Billboard’s First Stream serves as a handy guide to this Friday’s most essential releases — the key music that everyone will be talking about today, and that will be dominating playlists this weekend and beyond.
This week, Pop Smoke’s legacy gets enshrined, Kanye West has more on his mind and Ty Dolla $ign recruits the best and brightest for his new track. Check out all of this week’s First Stream picks below:
The Album That Honors a Fallen Rap Hero:
Pop Smoke, Shoot For The Stars Aim For The Moon
Eyeballing the star-studded track list of the Pop Smoke posthumous album, Shoot For The Stars Aim For The Moon, reveals how deeply invested the entire hip-hop world was in the Brooklyn drill king: DaBaby, Future, Quavo, Lil Baby, Swae Lee and Roddy Ricch are among the major names to appear on what should have been Pop Smoke’s coronation. Yet anyone who has listened to his music prior to this project understands the genre-wide support. Less than five months removed from his tragic killing, Pop Smoke’s natural gifts as a lyricist, hit-maker and unique rap voice have become even more evident, and Shoot For The Stairs Aim For The Moon lets those talents shine with very little post-production filler. An early run of solo tracks, from the no-nonsense “44 BullDog” to the playful “Yea Yea,” demonstrates his range, while “The Woo,” featuring Ricch as well as a revitalized 50 Cent, should have been Pop Smoke’s next NYC-dominating anthem. Maybe it still will be — even in death, Pop Smoke’s presence looms large in popular music, and this album helps to explain why.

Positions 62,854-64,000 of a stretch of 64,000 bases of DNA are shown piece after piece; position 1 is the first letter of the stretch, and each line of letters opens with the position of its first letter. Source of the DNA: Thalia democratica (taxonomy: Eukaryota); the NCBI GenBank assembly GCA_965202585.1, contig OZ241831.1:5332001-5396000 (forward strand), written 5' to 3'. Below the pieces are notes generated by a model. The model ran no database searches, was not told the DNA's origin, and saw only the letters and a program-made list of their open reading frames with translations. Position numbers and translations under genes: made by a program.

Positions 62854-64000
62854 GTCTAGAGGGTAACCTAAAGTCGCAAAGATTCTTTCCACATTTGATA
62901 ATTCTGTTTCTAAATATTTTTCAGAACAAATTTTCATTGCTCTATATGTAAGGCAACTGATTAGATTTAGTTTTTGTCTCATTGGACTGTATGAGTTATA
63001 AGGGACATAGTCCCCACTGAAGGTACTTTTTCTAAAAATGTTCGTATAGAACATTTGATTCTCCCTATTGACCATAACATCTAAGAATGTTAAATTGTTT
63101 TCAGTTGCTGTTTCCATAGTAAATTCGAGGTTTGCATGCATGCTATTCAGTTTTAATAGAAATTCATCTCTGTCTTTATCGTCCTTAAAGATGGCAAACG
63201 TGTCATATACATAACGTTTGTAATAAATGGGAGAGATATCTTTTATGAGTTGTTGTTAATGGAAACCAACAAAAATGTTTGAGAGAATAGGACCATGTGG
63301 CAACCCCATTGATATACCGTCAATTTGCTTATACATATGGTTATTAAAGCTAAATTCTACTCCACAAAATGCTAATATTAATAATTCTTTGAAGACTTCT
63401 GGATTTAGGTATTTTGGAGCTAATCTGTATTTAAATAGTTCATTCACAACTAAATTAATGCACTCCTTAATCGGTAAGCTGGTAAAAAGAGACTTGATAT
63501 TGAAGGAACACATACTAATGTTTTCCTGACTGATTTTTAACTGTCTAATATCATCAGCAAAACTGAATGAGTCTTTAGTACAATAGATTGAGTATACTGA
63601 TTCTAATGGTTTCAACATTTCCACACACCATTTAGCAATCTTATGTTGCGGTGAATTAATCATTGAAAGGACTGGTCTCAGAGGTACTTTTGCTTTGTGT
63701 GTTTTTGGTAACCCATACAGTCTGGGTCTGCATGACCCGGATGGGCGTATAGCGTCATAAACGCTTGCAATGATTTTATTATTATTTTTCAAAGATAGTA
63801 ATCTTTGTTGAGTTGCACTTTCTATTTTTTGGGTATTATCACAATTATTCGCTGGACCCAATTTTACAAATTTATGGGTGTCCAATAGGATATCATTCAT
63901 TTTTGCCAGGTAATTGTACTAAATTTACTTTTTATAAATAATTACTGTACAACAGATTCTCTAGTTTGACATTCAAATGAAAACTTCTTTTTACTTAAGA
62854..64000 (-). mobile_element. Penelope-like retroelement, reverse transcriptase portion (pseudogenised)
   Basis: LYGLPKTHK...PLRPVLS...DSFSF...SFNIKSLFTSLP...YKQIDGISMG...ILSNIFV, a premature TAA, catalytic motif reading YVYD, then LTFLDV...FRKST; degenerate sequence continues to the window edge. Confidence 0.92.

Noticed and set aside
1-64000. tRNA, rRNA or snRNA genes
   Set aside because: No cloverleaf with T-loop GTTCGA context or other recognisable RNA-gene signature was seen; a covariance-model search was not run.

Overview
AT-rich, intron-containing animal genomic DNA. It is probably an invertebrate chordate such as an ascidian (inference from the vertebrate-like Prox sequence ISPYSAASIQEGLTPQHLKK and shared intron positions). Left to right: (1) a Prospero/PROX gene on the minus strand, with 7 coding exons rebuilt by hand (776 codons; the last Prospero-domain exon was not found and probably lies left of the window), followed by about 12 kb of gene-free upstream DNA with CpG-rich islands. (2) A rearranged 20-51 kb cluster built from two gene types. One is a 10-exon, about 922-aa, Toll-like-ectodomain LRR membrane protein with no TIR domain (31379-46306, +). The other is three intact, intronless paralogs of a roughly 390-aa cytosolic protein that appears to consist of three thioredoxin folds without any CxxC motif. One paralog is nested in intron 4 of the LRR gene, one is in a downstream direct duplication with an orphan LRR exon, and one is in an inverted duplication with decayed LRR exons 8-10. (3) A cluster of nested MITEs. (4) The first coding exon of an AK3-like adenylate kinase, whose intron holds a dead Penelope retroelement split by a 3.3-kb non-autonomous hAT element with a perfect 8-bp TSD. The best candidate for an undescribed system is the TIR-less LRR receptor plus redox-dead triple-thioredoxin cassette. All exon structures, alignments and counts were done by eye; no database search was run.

The Song That Previews One of the Year’s Most Anticipated Projects:
Kanye West feat. Travis Scott, “Wash Us In The Blood”
Kanye West’s most recent album, 2019’s Jesus Is King, represented a shift away from secular music and a celebration of the superstar’s Christian beliefs. “Wash Us In The Blood,” which previews the forthcoming God’s Country, is not a thematic return to hip-hop’s mainstream so much as a return to the boiling anger that made 2013’s Yeezus so kinetic: West can barely contain his flow as he speaks of genocide, mass incarceration, drugs and slavery, with Travis Scott riding alongside his old mentor during this fiery examination of injustice. If God’s Country marries the recent religious focus of West’s music with his barbed explorations of race relations in modern America, the album could prove to be one of the most urgent — and timely — of his storied career.